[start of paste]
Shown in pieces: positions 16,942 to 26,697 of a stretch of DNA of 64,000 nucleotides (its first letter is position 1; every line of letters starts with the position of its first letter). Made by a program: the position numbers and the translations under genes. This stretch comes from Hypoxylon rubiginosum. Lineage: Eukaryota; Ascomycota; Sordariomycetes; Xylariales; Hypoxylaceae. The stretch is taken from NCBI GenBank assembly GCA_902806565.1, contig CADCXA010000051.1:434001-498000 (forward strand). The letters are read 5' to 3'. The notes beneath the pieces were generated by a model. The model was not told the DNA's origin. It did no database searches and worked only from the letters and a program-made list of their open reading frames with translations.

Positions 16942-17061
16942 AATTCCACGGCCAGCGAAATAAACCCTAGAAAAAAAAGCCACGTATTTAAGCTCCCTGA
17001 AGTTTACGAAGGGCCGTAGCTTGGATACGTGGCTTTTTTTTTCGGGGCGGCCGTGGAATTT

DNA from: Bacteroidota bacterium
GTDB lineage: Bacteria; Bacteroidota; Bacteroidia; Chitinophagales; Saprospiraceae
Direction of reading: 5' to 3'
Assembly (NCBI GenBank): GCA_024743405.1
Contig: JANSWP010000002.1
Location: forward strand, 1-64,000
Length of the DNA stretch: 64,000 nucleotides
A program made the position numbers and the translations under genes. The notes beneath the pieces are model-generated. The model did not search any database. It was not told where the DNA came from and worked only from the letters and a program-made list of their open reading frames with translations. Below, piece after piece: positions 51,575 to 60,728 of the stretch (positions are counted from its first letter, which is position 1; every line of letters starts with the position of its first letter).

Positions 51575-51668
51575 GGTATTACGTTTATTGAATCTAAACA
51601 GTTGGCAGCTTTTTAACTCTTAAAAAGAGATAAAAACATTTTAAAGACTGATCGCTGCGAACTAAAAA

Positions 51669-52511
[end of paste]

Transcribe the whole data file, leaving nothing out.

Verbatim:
Shown in pieces: positions 16,942 to 26,697 of a stretch of DNA of 64,000 nucleotides (its first letter is position 1; every line of letters starts with the position of its first letter). Made by a program: the position numbers and the translations under genes. This stretch comes from Hypoxylon rubiginosum. Lineage: Eukaryota; Ascomycota; Sordariomycetes; Xylariales; Hypoxylaceae. The stretch is taken from NCBI GenBank assembly GCA_902806565.1, contig CADCXA010000051.1:434001-498000 (forward strand). The letters are read 5' to 3'. The notes beneath the pieces were generated by a model. The model was not told the DNA's origin. It did no database searches and worked only from the letters and a program-made list of their open reading frames with translations.

Positions 16942-17061
16942 AATTCCACGGCCAGCGAAATAAACCCTAGAAAAAAAAGCCACGTATTTAAGCTCCCTGA
17001 AGTTTACGAAGGGCCGTAGCTTGGATACGTGGCTTTTTTTTTCGGGGCGGCCGTGGAATTT

DNA from: Bacteroidota bacterium
GTDB lineage: Bacteria; Bacteroidota; Bacteroidia; Chitinophagales; Saprospiraceae
Direction of reading: 5' to 3'
Assembly (NCBI GenBank): GCA_024743405.1
Contig: JANSWP010000002.1
Location: forward strand, 1-64,000
Length of the DNA stretch: 64,000 nucleotides
A program made the position numbers and the translations under genes. The notes beneath the pieces are model-generated. The model did not search any database. It was not told where the DNA came from and worked only from the letters and a program-made list of their open reading frames with translations. Below, piece after piece: positions 51,575 to 60,728 of the stretch (positions are counted from its first letter, which is position 1; every line of letters starts with the position of its first letter).

Positions 51575-51668
51575 GGTATTACGTTTATTGAATCTAAACA
51601 GTTGGCAGCTTTTTAACTCTTAAAAAGAGATAAAAACATTTTAAAGACTGATCGCTGCGAACTAAAAA

Positions 51669-52511